(Podcast) Systems architecture design awakens | Deloitte Insights

The evolution of systems architecture design Insights In Depth: Tech Trends 2020

29 July 2020

Technology brings complexity. Sergei Komarov of National Australia Bank joins Deloitte's Scott Buchholz and Saul Caganoff to discuss how architects can help navigate that complexity without losing sight of business goals.

Scott Buchholz: A lot of things are moving to agile and oftentimes it’s tempting in agile to skip the design portion of the step and just get going. And that makes architects that much more important because they’re a little bit of the “think twice and code once.”

Tanya Ott: Measure twice, cut once works on home renovation—why not apply the same concept to building technology?

Tanya: I’m Tanya Ott and this is Insights in Depth. I want [to] give you a scenario.

You run a car rental company. You’ve got 100 cars in your fleet and you decide to add 10 more. This doesn’t really make your operation any more complex. Yes, you’ve got some additional cars to maintain, but those 10 new cars don’t change what you do with the 100 cars you already had. My guest—Sergei Komarov—calls this arithmetic complexity. It’s one plus two plus three plus four. Simple addition.

But, he says, when you’re talking about technology, the equation is geometric and more complicated.

Sergei Komarov: With technology, when you add a new system, it is almost never an island. Let’s say you have a new use case. You want to try something new. You want to add a new feature to the products you’re offering customers and so on. Whatever is the new application that you purchased or system or piece of technology that you decided to integrate, it has to link in with everything that existed before. And if you don’t just count this additional one extra application, but if you count the addition of all the connections between this new application or system and everything that you had before, that number of connections rises very, very quickly.

Tanya: Sergei Komarov is the chief architect for National Australia Bank. And let me just explain that in this context, architect has nothing to do with building design. It’s about the systems and processes of IT, sitting within a larger enterprise.

And to help explain that, we also have Deloitte’s chief technology officer for the Government & Public Services practice, Scott Buchholz.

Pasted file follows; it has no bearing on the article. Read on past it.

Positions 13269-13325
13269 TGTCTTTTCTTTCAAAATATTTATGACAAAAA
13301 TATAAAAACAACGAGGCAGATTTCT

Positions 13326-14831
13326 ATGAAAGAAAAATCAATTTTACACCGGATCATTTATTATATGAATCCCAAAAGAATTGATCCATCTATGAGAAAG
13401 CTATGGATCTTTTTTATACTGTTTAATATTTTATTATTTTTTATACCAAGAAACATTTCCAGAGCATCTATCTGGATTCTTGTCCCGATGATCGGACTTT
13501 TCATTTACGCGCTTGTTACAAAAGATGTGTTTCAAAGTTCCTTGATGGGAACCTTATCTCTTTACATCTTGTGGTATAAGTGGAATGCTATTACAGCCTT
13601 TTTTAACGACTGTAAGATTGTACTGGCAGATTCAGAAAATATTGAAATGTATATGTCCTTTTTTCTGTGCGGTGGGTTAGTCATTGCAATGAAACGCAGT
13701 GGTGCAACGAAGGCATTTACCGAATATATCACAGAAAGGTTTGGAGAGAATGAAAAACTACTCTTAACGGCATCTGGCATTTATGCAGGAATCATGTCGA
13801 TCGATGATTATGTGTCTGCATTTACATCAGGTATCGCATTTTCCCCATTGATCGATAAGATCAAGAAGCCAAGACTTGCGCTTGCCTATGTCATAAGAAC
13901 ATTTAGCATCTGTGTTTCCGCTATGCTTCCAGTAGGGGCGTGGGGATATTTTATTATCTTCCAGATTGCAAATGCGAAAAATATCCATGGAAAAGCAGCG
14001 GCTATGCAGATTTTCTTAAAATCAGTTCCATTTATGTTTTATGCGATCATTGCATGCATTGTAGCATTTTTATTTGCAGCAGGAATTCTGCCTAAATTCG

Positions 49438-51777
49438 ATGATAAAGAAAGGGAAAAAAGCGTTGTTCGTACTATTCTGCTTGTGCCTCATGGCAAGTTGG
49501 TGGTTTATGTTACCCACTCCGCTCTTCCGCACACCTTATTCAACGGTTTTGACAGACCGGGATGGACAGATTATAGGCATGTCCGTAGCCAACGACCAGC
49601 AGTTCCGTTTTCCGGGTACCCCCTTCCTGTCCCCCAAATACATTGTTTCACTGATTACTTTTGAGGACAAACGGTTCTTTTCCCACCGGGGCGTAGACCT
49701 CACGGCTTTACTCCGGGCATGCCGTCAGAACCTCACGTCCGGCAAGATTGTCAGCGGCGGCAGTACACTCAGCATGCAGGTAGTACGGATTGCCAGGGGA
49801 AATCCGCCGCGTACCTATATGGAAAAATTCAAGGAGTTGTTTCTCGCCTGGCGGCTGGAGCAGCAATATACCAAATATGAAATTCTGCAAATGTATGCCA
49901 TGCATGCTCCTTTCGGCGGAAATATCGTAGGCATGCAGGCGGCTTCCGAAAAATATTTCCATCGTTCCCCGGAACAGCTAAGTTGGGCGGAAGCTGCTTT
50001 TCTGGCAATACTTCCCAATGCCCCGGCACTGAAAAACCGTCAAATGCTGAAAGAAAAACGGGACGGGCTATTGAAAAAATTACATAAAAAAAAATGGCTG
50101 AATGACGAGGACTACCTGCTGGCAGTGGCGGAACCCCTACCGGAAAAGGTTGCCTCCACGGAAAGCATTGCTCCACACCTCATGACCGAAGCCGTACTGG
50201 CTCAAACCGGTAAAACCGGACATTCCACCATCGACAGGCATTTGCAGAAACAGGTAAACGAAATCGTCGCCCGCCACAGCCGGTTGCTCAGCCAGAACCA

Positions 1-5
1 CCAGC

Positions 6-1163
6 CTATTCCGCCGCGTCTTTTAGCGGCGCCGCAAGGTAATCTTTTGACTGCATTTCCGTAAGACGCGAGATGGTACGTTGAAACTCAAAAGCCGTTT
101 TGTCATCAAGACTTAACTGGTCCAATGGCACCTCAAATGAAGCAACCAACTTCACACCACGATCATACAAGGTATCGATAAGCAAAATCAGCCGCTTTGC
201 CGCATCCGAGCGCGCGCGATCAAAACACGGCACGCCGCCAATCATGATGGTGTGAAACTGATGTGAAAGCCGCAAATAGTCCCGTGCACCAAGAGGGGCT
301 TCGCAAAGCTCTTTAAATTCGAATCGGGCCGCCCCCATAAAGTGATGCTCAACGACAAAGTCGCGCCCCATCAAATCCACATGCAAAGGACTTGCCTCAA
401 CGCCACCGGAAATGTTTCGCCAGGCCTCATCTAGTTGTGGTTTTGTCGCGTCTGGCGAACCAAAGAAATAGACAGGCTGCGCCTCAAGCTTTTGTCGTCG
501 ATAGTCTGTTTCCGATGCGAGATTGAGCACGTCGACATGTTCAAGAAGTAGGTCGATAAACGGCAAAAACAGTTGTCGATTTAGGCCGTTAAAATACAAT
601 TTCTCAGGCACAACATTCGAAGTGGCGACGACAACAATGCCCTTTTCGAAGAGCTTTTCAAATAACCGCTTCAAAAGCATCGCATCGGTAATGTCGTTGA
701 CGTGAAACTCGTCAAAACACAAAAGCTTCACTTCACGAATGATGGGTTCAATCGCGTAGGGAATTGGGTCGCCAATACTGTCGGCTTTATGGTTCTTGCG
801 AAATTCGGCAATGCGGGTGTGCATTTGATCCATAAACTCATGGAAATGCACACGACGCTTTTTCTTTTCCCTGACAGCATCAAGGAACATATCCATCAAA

Scott Buchholz: I lead our research on Tech Trends and get to share [it] with clients and all of you.

And Saul Caganoff is the chief technology officer of platform engineering for Deloitte Australia …

Saul Caganoff: That means, I look after a lot of the technology standards and practices within our business unit.

Saul has spent his career straddling the line between engineering and architecture—which is an important distinction that we’ll talk about in a moment. But first, I asked Saul to explain what exactly an architect does.

Saul: One of the concerns of architecture is the relationship between the parts of a system. A system is made up of people, processes, technologies, software, hardware, et cetera, all interacting, hopefully working in concert and working together to support a business capability. But often they’re working against each other as well. And it’s these relationships, it’s the way that the different parts of the system move together or don’t move together that is part of the concern of architecture, particularly enterprise architecture. When Sergei talks about complex systems, one of the problems with a complex system is that there’s lots of unanticipated consequences of changing that system. So you might make a small change somewhere which has a big ripple effect somewhere else. We often talk about something like the butterfly effect in relation to complex systems. As our enterprise systems become more and more complex because of the demands of customers, the demands of new technologies, the demands of innovation, as our systems become more complex, we need somebody who’s looking after how the pieces fit together and how we react to change and how we can enable change without disruption.

Tanya: Scott, what Saul is talking about, this person who is going to have that sort of 20,000-foot view of not only the technologies, but also the processes in an organization, that can be a pretty contentious concept because sometimes different parties are coming at it from different perspective. Engineers might come at it from a practice perspective and these architects, as we call them, from a more theoretical perspective.

Scott: The word “architect” we sometimes use like we use the word “apple,” and apple refers to everything from a crab apple to an empire or a pink lady or other varieties that we eat. And what we’re really talking about and focusing on in our article is what some people call solution architects: The individuals who are charged with figuring out the hard problems and being more hands-on in the technology.